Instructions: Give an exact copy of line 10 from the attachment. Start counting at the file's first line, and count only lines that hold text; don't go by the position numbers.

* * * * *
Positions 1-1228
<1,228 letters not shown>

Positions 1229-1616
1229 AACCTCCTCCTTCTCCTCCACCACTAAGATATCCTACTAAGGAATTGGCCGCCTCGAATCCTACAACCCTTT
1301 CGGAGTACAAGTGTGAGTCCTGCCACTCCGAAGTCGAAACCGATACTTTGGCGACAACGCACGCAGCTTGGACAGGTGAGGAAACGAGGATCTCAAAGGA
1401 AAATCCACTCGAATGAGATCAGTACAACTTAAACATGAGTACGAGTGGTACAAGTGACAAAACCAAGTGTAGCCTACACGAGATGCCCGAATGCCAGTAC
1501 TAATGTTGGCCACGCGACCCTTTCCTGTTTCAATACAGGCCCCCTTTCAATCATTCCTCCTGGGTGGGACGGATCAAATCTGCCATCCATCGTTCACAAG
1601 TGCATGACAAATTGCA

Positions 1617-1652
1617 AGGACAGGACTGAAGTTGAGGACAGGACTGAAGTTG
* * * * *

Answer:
1617 AGGACAGGACTGAAGTTGAGGACAGGACTGAAGTTG